A Female Genius: How Ada Lovelace, Lord Byron’s Daughter, Started the Computer Age

a-female-genius
By James Essinger

Synopsis: A Female Genius tells for the first time the astonishing story how Ada Lovelace, Lord Byron’s daughter, was poised to start the computer age almost two centuries ago, in 1840s London. Despite encountering opposition the principles of science were beyond the strength of a woman s physical power of application, she was the only nineteenth-century scientist to achieve this understanding. She wrote the world’s first computer programme and foresaw our use of CDs for music.

Published: October 2013 | ISBN-13: 978-1908096661

Ada Lovelace’s mini-bio: Augusta Ada King, Countess of Lovelace, born Augusta Ada Byron and now commonly known as Ada Lovelace, was an English mathematician and writer chiefly known for her work on Charles Babbage’s early mechanical general-purpose computer, the Analytical Engine. Her notes on the engine include what is recognised as the first algorithm intended to be carried out by a machine. Because of this, she is often described as the world’s first computer programmer.- From Wikipedia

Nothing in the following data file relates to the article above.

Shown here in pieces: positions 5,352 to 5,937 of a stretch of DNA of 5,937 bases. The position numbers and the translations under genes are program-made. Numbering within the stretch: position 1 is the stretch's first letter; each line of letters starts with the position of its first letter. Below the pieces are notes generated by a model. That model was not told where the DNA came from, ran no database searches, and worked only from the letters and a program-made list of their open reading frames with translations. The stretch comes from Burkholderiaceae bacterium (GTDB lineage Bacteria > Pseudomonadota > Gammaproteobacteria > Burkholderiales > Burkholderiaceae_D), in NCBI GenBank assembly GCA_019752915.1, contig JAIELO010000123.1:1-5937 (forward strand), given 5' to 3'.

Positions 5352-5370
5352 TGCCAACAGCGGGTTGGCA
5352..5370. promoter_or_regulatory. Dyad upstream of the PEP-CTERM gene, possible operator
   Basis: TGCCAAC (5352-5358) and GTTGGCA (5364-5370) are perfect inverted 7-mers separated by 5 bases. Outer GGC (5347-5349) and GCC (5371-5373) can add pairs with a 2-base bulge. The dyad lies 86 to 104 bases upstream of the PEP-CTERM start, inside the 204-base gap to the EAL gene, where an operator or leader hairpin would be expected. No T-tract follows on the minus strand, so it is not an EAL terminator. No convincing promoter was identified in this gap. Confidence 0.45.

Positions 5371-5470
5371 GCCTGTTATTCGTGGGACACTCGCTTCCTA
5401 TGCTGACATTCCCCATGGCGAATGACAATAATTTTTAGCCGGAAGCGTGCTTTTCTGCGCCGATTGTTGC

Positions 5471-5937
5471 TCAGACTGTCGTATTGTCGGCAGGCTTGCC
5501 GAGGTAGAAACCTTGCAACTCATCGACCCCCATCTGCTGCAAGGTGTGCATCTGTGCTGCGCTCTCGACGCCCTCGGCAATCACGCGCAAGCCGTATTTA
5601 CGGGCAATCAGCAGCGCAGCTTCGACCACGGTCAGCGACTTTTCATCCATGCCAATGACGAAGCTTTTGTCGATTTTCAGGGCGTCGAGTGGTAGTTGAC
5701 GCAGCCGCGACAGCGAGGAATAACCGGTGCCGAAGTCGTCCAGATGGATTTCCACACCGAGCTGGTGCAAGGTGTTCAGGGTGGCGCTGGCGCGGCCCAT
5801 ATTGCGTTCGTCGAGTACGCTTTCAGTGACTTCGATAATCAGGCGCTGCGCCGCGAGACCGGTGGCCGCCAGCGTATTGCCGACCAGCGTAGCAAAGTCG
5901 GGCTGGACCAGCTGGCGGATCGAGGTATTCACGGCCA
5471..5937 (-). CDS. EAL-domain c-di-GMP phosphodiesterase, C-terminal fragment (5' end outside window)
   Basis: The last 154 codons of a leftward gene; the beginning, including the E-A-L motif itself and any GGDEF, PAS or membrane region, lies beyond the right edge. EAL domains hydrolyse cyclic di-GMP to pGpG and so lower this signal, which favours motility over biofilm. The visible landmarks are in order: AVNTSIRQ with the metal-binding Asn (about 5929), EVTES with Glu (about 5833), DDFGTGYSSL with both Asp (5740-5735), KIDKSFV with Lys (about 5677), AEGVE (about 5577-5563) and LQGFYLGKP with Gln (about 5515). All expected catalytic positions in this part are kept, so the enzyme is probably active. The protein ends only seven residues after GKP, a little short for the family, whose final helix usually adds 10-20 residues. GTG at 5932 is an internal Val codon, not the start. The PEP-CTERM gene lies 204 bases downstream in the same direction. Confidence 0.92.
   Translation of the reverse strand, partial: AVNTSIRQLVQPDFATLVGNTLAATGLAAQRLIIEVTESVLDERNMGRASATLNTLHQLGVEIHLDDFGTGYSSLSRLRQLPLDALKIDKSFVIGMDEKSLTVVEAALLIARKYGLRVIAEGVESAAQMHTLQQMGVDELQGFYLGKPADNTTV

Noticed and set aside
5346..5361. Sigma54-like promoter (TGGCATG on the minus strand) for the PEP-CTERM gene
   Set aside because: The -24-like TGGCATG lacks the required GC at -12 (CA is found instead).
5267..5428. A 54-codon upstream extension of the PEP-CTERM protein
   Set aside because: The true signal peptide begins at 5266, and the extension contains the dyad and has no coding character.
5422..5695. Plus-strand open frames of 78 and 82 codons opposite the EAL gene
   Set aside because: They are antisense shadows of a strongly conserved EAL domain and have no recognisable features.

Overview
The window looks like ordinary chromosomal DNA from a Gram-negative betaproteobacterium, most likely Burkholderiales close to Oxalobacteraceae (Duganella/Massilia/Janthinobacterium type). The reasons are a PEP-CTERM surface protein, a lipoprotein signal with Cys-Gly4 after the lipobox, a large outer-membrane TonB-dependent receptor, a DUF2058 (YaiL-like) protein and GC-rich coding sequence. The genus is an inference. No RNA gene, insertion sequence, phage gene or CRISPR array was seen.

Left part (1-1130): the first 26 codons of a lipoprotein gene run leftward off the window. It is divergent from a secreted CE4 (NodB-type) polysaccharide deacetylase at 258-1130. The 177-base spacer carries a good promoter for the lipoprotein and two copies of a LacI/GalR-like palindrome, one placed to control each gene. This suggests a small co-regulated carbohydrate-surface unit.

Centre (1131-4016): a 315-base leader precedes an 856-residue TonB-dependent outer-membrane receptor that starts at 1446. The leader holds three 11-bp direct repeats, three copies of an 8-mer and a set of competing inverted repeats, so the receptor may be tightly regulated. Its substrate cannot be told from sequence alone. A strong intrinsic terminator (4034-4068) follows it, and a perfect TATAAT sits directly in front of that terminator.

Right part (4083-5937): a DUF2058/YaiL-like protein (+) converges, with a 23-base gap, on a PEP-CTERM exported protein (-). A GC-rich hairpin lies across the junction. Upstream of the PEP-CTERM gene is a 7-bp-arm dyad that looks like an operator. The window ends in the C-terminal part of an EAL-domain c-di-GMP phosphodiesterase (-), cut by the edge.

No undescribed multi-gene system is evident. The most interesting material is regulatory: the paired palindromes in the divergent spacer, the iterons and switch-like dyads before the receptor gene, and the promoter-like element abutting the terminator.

Author’s Homepage: http://www.jamesessinger.com
Book’s Homepage: http://www.jamesessinger.com/ada-lovelace-a-female-genius.htm
Author’s Twitter: https://twitter.com/JamesEssinger

The Independent Book Review
CIO Book Review

[Image Credit: http://cdn.images.express.co.uk/img/dynamic/39/590x/secondary/86086.jpg ]

Advertisements